LF: I like how the reviewer, Carl Wilson, phrases it—that the novel “…raise[s] the problem of an artist’s responsibility for his fans’ potential misinterpretations and wild misuses of the work.” You can definitely see this at work in the novel. Look at how Sean describes the TV show: “It was hard to follow, but as near as I could figure it, singers whose hearts were in the wrong place were vulnerable to demonic influence when they wrote. They wouldn’t know when the process started, and it would take hold of them before they knew it: they became emissaries then, messengers carrying sealed envelopes.” Like media-saturated teenagers falling under Satan’s sway, Sean is at the center of a web of messages—his livelihood is made up of SASEs coming in and out of a post office box—and his message is misconstrued by a lot of these so-called adults. His defense of his game—and of himself, to the sort of people who send him “Dear Freak” hatemail— during the trial is also a defense for the music that misunderstood kids listen to.

ZF: I just remembered that Darnielle decided he wasn’t going to play “Going to Georgia” anymore because he felt uncomfortable with the enthusiasm for a song with implications of domestic violence sung from the perspective of the abuser. He said, in response to a fan question on Tumblr,

The issue isn’t “don’t write about horrible things,” that would be infantile. The issue is “don’t romanticize wretched behavior,” especially the kind of behavior that affects who knows how many people a day. The likelihood of somebody hearing Ezekiel 7 and saying “I think I’ll go work for an international crime syndicate as a torturer/enforcer” seems quite slim to me. The likelihood that dudes who romanticize their own stalkiness have heard the narrator of “Going to Georgia” run through his schtick and said “I can dig it! He must really be in love, to be so fucked up!” seems pretty high, on the other hand. I’m at a place in my life where I want all such dudes to know that I am not on their side.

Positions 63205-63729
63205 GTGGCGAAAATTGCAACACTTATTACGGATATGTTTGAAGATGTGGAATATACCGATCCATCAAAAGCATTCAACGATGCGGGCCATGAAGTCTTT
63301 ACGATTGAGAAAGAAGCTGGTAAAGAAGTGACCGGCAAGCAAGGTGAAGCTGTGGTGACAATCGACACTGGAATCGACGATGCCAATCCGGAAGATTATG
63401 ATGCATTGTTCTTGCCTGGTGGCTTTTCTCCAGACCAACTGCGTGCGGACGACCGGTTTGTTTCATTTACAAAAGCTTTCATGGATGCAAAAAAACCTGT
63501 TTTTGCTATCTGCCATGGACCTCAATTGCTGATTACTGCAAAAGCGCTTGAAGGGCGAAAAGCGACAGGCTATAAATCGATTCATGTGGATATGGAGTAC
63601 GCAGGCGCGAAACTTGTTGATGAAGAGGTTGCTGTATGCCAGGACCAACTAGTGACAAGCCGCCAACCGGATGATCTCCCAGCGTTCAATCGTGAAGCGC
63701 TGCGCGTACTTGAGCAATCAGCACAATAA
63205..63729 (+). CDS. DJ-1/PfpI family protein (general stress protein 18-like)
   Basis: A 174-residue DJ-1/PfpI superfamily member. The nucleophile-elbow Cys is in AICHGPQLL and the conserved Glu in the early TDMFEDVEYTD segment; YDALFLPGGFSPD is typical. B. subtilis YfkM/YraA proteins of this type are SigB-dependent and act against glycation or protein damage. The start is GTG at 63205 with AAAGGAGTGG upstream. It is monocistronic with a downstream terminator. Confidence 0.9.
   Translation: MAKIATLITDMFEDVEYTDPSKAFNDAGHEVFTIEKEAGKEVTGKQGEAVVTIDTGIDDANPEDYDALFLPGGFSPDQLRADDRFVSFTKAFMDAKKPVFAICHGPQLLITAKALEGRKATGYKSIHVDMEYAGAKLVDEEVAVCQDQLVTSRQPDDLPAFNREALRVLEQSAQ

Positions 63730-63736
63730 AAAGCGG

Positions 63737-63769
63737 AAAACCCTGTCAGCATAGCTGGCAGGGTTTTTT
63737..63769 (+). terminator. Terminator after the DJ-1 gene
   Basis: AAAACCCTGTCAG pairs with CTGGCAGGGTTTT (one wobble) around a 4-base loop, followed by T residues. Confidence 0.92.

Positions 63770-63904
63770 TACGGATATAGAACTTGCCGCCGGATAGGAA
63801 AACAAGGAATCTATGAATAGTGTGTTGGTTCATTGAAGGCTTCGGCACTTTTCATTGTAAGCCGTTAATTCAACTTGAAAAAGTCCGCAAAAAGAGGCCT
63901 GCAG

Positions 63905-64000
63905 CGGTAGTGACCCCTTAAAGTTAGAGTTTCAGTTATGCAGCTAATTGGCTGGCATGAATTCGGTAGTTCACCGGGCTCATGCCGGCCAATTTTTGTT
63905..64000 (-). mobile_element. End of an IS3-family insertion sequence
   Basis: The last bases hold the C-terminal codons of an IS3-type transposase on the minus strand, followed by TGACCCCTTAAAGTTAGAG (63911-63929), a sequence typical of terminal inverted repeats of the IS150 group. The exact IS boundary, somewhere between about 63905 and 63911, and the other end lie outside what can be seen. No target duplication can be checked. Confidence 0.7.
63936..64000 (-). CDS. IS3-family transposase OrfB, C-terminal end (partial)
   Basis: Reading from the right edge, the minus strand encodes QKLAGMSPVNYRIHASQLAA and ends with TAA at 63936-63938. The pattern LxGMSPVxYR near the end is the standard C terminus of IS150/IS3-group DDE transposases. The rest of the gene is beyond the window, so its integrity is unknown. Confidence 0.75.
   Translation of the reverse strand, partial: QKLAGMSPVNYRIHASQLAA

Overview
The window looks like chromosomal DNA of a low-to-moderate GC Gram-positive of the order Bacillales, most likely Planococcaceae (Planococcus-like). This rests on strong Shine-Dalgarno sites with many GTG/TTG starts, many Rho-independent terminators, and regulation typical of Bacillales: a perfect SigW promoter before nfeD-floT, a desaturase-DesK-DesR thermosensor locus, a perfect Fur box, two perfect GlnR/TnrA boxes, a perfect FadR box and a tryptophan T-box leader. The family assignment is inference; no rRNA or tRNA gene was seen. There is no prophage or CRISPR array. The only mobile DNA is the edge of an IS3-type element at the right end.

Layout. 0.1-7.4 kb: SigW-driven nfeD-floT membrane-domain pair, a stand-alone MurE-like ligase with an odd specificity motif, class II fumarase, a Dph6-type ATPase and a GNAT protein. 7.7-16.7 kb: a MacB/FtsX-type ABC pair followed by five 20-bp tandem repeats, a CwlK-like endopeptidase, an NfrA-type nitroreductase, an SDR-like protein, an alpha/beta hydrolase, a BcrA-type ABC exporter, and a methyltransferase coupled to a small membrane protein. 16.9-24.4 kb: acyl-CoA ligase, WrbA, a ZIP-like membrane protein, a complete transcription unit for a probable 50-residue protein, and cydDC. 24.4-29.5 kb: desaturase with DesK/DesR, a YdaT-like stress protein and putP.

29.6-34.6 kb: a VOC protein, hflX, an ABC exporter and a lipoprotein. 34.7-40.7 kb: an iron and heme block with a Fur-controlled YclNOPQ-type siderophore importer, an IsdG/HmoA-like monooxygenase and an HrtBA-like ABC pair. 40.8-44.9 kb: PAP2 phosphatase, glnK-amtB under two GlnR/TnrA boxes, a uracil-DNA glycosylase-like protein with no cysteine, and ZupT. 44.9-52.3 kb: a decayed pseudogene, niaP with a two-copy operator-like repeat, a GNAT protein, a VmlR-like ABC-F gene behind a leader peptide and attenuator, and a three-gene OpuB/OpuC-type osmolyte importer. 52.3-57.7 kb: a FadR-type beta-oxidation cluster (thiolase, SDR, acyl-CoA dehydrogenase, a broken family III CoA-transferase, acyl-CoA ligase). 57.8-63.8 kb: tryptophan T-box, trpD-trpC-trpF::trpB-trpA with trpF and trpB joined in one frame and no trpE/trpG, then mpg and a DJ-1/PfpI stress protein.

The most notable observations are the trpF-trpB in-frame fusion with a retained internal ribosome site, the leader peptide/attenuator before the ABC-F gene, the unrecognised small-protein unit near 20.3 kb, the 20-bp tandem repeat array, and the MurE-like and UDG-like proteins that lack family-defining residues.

This seems like a different performer-audience problem—he isn’t worried about leading people astray, but about providing justification for the bad things they were doing anyway. Sean struggles with his role in Carrie’s death, but I don’t think he ever puts it in these terms. Should he have?

LF: Well, I think the novel, while concerned with the artist’s relationship to his fans, and how they might misinterpret his work, does absolve him by expanding the ownership of art outwards. One of the biggest takeaways for me from Wolf in White Van was how Darnielle meditates on the ownership of art: Trace Italian, the role-playing game Sean developed and runs, obviously belongs completely to Sean’s mind—the player is always him—and yet it means so much to the devoted fans. The filing cabinet full of mailed-in moves at Sean’s house is a lot like Darnielle’s arsenal of intensely personal, sometimes autobiographical songs. It’s also no coincidence that Darnielle’s entire repertoire focuses on the kind of music and symbolism that’s never going to be hanging in a museum, that in most ways exists solely for its fans.